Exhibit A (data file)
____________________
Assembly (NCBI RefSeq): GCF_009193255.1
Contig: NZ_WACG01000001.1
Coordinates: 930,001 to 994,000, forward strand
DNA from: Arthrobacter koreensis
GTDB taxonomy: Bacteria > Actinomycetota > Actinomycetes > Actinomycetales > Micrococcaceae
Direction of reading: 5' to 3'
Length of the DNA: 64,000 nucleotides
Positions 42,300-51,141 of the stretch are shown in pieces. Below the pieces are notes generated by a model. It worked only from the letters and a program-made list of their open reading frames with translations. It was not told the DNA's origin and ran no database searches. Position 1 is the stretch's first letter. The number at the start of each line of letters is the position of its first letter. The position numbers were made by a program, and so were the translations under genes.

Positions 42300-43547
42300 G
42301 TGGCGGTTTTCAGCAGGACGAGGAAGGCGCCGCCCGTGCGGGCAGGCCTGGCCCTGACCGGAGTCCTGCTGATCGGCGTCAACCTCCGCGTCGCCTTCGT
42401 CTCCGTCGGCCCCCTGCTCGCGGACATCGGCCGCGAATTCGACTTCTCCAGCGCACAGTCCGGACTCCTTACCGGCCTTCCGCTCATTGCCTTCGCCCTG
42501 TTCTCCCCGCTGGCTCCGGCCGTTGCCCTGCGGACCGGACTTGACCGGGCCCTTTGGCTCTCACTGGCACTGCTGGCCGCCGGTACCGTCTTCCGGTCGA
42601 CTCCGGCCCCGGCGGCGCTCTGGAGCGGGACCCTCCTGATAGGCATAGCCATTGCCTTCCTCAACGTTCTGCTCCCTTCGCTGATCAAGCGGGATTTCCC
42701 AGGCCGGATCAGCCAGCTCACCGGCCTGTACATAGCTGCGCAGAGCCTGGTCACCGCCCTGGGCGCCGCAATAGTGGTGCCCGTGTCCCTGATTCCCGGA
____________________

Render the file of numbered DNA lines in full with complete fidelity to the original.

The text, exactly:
Assembly (NCBI RefSeq): GCF_009193255.1
Contig: NZ_WACG01000001.1
Coordinates: 930,001 to 994,000, forward strand
DNA from: Arthrobacter koreensis
GTDB taxonomy: Bacteria > Actinomycetota > Actinomycetes > Actinomycetales > Micrococcaceae
Direction of reading: 5' to 3'
Length of the DNA: 64,000 nucleotides
Positions 42,300-51,141 of the stretch are shown in pieces. Below the pieces are notes generated by a model. It worked only from the letters and a program-made list of their open reading frames with translations. It was not told the DNA's origin and ran no database searches. Position 1 is the stretch's first letter. The number at the start of each line of letters is the position of its first letter. The position numbers were made by a program, and so were the translations under genes.

Positions 42300-43547
42300 G
42301 TGGCGGTTTTCAGCAGGACGAGGAAGGCGCCGCCCGTGCGGGCAGGCCTGGCCCTGACCGGAGTCCTGCTGATCGGCGTCAACCTCCGCGTCGCCTTCGT
42401 CTCCGTCGGCCCCCTGCTCGCGGACATCGGCCGCGAATTCGACTTCTCCAGCGCACAGTCCGGACTCCTTACCGGCCTTCCGCTCATTGCCTTCGCCCTG
42501 TTCTCCCCGCTGGCTCCGGCCGTTGCCCTGCGGACCGGACTTGACCGGGCCCTTTGGCTCTCACTGGCACTGCTGGCCGCCGGTACCGTCTTCCGGTCGA
42601 CTCCGGCCCCGGCGGCGCTCTGGAGCGGGACCCTCCTGATAGGCATAGCCATTGCCTTCCTCAACGTTCTGCTCCCTTCGCTGATCAAGCGGGATTTCCC
42701 AGGCCGGATCAGCCAGCTCACCGGCCTGTACATAGCTGCGCAGAGCCTGGTCACCGCCCTGGGCGCCGCAATAGTGGTGCCCGTGTCCCTGATTCCCGGA